-Karen, Hey Sigmund
Life with a small human can be hilarious, wonderful, ridiculous and unpredictable. And wild – so wild. All kids are capable of ‘bewildering’ behaviours that can bring the strongest of us to our knees. These behaviours can take different forms. There are the ones that can be seen through the eye of a needle from a solar system away, no trouble at all – meltdowns, outbursts and tantrums, hitting, screaming. Then there are the ones that are a little harder to spot, but which light up our radar all the same – the worries that spin out of control, the sadness or withdrawal that lasts a little longer than it should, the tendency to bottle up feelings.
None of us were born knowing how to control big emotions and our children will take a while to learn. This is okay – time is something they have plenty of. In the meantime, the job for us as the adults in their lives who care about them, is to nurture their ability to manage their emotional responses in healthy, adaptive ways.
Of course, it would be a lovely thing if the small humans in our lives were born knowing how to stay calm, or with the capacity to respond to disappointments with the adorability of a sleepy kitten, but that’s just not how it was meant to be. Young children don’t have the words to describe what they want, or to explain how they feel. The sheer frustration of this can make them vulnerable to being barreled by the big feelings that can overwhelm any of us from time to time.
So when you say ‘self-regulation’ …
Self-regulation is being able to manage feelings so they don’t intrude heavily on relationships or day-to-day life. This might involve being able to resist ‘losing it’ in upsetting or frustrating situations, or being able to calm down when big feelings start to take over.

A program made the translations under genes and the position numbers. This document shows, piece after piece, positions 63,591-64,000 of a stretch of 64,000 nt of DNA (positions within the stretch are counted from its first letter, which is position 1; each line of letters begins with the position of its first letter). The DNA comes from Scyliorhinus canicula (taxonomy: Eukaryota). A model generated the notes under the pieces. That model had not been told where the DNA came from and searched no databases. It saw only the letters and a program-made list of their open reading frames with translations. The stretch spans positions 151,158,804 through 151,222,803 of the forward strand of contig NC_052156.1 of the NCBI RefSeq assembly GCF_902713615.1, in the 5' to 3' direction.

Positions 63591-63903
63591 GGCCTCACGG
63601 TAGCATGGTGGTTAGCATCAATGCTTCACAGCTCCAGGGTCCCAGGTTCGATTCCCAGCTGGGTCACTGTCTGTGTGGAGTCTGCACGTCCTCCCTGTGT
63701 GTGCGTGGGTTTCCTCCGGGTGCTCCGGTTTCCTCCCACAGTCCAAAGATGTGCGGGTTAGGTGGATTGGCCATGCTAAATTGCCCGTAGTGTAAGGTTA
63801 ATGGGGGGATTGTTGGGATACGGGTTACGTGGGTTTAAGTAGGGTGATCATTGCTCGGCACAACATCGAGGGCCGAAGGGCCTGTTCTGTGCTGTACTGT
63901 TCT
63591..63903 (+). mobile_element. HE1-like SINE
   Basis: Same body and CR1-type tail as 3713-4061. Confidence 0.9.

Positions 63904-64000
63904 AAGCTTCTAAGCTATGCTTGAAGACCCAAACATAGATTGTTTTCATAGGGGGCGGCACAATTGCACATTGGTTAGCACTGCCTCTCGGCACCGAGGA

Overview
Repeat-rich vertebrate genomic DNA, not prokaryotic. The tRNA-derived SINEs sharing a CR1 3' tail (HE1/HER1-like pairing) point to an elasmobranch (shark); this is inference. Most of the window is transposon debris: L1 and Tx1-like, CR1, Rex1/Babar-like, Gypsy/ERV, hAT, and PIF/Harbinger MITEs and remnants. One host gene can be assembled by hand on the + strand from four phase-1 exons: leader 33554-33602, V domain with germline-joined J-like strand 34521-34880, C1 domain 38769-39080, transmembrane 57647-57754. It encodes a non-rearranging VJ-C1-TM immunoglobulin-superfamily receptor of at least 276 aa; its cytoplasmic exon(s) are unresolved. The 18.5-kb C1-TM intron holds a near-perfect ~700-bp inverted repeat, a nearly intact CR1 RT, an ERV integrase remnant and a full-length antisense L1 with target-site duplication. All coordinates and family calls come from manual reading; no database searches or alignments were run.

Self-regulation is NOT about ‘not feeling’. Locking feelings away can cause as much trouble as any outburst. There is nothing wrong with having big feelings. All feelings are valid and it’s okay for kids to feel whatever they feel. What’s important is how those feelings are managed. The key is to nurture children towards being able to acknowledge and express what they’re feeling, without causing breakage to themselves, their friendships or other people.
Why is self-regulation important?
When children are able to regulate their emotional responses, they become less vulnerable to the ongoing impact of stress. They are also more likely to have the emotional resources to maintain healthy friendships, and the capacity to focus and learn. Research has found that the ability to self-regulate is a strong predictor of academic success.
Outbursts? Or opportunities.
Every outburst is an opportunity to steer them in a different direction and to strengthen the skills they need to name and manage their emotions in a way that works for them, without the seismic fallout that can happen when kids are unable to regulate their emotions.